Homelessness and housing reform Hume Moreland



Download 127.51 Kb.
Date05.08.2017
Size127.51 Kb.



Homelessness and housing reform

Hume Moreland

Contents


About this area profile 3

Overview 3

Socioeconomic status 3

Country of birth 4

Aboriginal population 4

Labour force 5

Income 5


Education 5

Family violence 6

Characteristics of private dwellings 6

Affordable private rental 7



Homelessness and housing service map 8

Homelessness assistance funding 8

Homelessness assistance services 8

Related initiatives 12

Social housing properties 12

Homelessness and housing service usage 14

Gender 14

Aboriginal people 14

Domestic and family violence 15

Housing outcomes for people seeking homelessness assistance 15

Public housing waiting list 15

Bond loans 15

List of tables


Table 1: SEIFA rankings for Hume Moreland by LGA, 2011 4

Table 2: Hume Moreland homelessness assistance funding 2015–16 8

Table 3: Homelessness assistance in Hume Moreland – initial assessment and planning 8

Table 4: Homelessness assistance in Hume Moreland – early intervention 9

Table 5: Homelessness assistance in Hume Moreland – generalist support 9

Table 6: Homelessness assistance in Hume Moreland – youth support and refuges 10

Table 7: Homelessness assistance in Hume Moreland – family violence support 11

Table 8: Homelessness assistance in Hume Moreland – services for Aboriginal people 11

Table 9: Homelessness assistance in Hume Moreland – brokerage 12

Table 10: Long-term social housing stock in Hume Moreland, by housing program, December 2015 12

Table 11: Homelessness assistance in Hume Moreland – THM properties June 2015 13

Table 12: Housing situation upon entry / after exiting services, Hume Moreland, by household type, 1 July 2015 to 31 March 2016 15

List of figures

Figure 1: Households in Hume Moreland and Victoria by household type, 2011 3

Figure 2: Distribution of Aboriginal people across Hume Moreland area by LGA, 2011 4

Figure 3: Weekly household income, Hume Moreland and Victoria, 2011 5

Figure 4: Family violence incident rate per 100,000 by LGA, Hume Moreland and Victoria, 2014 6

Figure 5: Occupied private dwellings in Hume Moreland and Victoria by number of bedrooms, 2011 7

Figure 6: Occupied private dwellings in Hume Moreland and Victoria by ownership status, 2011 7

Figure 7: Percentage of people seeking assistance by Aboriginal status, Hume Moreland and Victoria, 2015–16 14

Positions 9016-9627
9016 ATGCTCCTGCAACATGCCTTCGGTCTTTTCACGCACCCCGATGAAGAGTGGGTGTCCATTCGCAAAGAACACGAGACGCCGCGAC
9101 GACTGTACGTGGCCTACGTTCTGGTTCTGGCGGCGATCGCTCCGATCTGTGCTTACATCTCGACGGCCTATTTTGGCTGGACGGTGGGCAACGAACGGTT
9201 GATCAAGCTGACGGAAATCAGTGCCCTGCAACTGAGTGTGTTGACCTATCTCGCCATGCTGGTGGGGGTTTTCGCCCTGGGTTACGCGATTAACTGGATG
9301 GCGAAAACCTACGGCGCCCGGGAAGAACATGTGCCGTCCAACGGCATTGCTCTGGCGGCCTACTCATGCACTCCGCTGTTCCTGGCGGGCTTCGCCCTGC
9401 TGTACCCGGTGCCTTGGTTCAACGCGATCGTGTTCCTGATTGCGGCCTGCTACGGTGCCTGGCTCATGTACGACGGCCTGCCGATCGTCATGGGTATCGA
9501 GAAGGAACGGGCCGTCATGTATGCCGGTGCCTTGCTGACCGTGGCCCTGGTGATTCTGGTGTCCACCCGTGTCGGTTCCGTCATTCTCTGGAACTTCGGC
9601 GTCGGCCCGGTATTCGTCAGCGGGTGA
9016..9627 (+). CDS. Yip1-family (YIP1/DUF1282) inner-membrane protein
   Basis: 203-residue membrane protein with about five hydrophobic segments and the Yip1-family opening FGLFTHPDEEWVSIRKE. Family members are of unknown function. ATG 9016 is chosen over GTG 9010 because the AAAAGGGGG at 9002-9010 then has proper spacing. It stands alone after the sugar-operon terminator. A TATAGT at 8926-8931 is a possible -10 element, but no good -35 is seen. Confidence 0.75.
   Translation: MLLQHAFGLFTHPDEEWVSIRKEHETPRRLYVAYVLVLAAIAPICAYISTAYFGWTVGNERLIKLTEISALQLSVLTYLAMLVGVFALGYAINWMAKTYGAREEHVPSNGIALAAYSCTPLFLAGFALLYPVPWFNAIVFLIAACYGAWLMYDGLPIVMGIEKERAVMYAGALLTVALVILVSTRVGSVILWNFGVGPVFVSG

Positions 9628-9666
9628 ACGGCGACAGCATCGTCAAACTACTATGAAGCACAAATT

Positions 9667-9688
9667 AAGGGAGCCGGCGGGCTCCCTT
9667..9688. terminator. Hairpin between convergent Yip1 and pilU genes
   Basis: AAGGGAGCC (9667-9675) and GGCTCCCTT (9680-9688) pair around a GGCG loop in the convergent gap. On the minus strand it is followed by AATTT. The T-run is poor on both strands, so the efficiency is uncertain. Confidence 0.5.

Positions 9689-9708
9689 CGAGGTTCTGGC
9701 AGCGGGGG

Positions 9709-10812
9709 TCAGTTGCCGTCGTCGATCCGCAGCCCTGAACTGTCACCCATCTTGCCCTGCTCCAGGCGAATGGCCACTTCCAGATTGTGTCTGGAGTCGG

About this area profile


The Victorian Government is reforming homelessness and social housing services. A new way of working will be developed in three launch sites across Victoria (Brimbank Melton, Hume Moreland and Inner Gippsland) and progressively rolled out across the state.

This profile provides demographic, homelessness and housing information for the Hume Moreland area. The data was sourced from the Australian Bureau of Statistics (ABS) 2011 Census and from Department of Health and Human Services data.


Overview


Hume Moreland is in metropolitan Melbourne and is made up of two local government areas (LGA) – Hume and Moreland.

At the 2011 Census the population of Hume Moreland was 314,803 people, or 5.9 per cent of the overall population in Victoria. Of these, 51 per cent were female and 49 per cent were male – the same as the statewide distribution.

On average, Hume Moreland households consisted of three people, with two children per family.

Figure 1 shows the composition of households in Hume Moreland for each LGA. Moreland had a much lower proportion than Hume of family households, and a much greater proportion of single-person and group households.

In Hume 82 per cent of households were families, 16 per cent were singles and 2 per cent were groups.

In Moreland 65 per cent of households were families, 27 per cent were singles and 8 per cent were groups.

In Victoria 71 per cent of households were families, 25 per cent were singles and 4 per cent were groups.

Figure 1: Households in Hume Moreland and Victoria by household type, 2011





Source: ABS Census 2011

Socioeconomic status


In 2011 the median weekly household income in Hume Moreland was $1,214, which was on par with the Victorian median of $1,216. The median weekly rent was $297, which was slightly higher than the Victorian median of $277.